Bilal Wahab is a Soref fellow at the Washington Institute for Near East Policy. He told Al-Monitor, “It's only been a day since Barzani announced he was going, thus it's too early to assess whether Turkey will at some point come to reclaim its investment in the KRG or not.” Much of Turkey’s recent bellicosity toward the Barzanis stems from Erdogan’s sense of personal betrayal. With nationalist politician Meral Aksener emerging as a potential rival for the presidency, Erdogan needs to prove he is a better nationalist and that means shrilly opposing any moves toward Kurdish statehood. But Wahab speculated that the shift in Ankara may well portend a structural shift in Turkish foreign policy back to its narrow anti-Kurdish lens. “The aim may be to cooperate with Iraq to isolate Rojava.” Wahab was referring to the Kurdish-controlled enclave in northern Syria that is administered by a PKK affiliate known as the Movement for a Democratic Society, or TEV-DEM. Even if Barzani had agreed to drop Kirkuk from the referendum, "Turkish opposition to it would have remained unchanged,” Wahab said.
Arzu Yilmaz, an academic at the American University of Kurdistan in Dahuk, concurs. “It's not just Turkey’s Kurdish policy that has changed,” she told Al-Monitor. “Its whole Middle East policy has changed.” Yilmaz noted that up until late 2014 Turkey had viewed peaceful relations with the Kurds as a vehicle for expanding its influence in the Middle East, but the Arab Spring and the rise of the Islamic State changed those calculations. “Turkey now sees it as in its interests to do business with national governments rather than non-state actors like the Kurds,” she said.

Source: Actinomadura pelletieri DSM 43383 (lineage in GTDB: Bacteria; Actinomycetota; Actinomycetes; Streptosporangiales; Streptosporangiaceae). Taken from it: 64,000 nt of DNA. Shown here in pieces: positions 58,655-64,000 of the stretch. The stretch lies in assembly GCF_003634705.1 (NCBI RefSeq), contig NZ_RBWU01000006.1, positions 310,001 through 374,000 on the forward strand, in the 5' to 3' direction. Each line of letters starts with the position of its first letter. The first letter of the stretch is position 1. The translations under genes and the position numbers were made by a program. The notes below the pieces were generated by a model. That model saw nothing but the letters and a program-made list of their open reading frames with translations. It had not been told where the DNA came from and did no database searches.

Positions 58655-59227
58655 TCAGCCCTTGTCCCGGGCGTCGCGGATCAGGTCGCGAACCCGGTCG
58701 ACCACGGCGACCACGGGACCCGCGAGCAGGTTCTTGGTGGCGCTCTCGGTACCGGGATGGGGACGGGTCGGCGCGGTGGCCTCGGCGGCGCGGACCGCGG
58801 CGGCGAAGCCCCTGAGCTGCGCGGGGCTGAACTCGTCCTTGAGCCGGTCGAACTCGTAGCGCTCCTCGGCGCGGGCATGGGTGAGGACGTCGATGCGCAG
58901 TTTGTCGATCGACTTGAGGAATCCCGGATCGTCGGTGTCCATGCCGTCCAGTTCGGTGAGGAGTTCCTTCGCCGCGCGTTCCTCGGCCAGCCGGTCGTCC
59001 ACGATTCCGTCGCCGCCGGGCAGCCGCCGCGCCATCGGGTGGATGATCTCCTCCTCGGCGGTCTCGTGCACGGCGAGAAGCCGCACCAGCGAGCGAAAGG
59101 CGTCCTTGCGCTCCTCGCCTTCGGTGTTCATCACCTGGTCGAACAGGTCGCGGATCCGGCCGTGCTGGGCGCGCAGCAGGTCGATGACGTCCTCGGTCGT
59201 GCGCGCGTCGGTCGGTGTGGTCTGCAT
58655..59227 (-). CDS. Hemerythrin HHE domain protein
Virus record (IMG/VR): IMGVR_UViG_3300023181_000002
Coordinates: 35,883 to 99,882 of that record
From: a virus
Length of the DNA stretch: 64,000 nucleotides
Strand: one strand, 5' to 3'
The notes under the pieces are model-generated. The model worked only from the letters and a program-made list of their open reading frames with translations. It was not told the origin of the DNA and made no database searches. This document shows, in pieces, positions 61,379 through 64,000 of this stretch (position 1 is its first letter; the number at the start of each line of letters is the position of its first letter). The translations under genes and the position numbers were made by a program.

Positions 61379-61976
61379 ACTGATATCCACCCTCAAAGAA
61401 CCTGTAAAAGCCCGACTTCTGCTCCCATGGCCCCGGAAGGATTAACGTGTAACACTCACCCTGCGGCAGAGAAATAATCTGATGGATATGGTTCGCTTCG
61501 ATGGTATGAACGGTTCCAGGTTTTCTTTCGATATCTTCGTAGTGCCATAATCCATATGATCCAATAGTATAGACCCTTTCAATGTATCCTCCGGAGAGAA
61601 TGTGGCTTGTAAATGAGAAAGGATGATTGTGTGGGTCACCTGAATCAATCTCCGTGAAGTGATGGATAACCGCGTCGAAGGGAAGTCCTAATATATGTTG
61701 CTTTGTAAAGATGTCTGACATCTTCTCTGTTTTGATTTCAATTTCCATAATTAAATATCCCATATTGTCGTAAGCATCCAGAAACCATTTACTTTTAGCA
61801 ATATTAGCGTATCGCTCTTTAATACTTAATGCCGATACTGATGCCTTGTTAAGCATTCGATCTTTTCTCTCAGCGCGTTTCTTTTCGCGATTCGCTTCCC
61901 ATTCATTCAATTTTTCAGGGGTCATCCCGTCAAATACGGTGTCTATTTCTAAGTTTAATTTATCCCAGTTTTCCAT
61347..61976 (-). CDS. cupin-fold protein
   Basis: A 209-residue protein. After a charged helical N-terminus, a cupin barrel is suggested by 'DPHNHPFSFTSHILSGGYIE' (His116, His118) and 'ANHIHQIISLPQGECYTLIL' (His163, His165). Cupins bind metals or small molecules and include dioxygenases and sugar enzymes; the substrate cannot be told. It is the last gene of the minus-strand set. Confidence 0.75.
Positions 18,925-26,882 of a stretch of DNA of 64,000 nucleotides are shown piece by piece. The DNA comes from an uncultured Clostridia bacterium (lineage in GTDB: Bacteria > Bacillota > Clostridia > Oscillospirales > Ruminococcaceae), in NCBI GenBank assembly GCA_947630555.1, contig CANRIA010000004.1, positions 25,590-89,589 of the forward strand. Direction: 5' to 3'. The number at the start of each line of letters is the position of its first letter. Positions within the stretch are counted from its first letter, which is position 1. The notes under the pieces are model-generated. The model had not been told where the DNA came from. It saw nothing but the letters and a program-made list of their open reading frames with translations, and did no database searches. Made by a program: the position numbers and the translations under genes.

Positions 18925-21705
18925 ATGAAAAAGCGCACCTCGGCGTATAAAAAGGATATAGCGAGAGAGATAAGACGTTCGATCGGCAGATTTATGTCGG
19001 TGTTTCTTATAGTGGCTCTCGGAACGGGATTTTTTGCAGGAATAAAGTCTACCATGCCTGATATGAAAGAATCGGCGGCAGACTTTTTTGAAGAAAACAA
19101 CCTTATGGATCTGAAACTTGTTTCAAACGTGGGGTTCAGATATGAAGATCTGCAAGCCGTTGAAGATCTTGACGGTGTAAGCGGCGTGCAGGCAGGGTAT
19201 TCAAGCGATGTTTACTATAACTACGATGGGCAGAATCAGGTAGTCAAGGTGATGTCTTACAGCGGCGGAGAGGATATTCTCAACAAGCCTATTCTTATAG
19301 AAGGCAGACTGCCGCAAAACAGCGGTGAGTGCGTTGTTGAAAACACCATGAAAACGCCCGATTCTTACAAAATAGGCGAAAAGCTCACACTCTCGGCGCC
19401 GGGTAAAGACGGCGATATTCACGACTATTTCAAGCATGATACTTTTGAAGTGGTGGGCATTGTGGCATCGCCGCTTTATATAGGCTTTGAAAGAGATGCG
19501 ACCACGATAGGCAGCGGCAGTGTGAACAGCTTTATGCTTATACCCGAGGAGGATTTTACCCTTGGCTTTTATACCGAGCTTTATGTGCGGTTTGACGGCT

All of this marks the beginning of a protracted period of political turbulence inside the KRG.
Despite Massoud Barzani's efforts to keep his family united, many predict a power struggle within the KDP as Massoud Barzani’s eldest son Masrour, who is the KRG’s intelligence boss, jockeys for power to retain his influence. The other main political grouping, the Patriotic Union of Kurdistan (PUK), is already convulsed with bitter infighting with the widow and eldest son of the party’s recently demised founder Jalal Talabani accused of “selling out” Kirkuk to Iran.
A Western diplomat told Al-Monitor on condition of anonymity, “What we are left with is a very weak KRG with blurred lines of political authority, increased infighting within the KDP and the PUK and between the KDP and the PUK with [the opposition Movement for Change] Gorran throwing bombs from the outside.” And a weakened and divided KRG, Yilmaz reckoned, “will open up more political space for the PKK.” At the same time, Ankara's continued iciness could well propel the KRG to improve relations with the Turkish Kurdish outfit. Just how this benefits Turkey is anybody’s guess.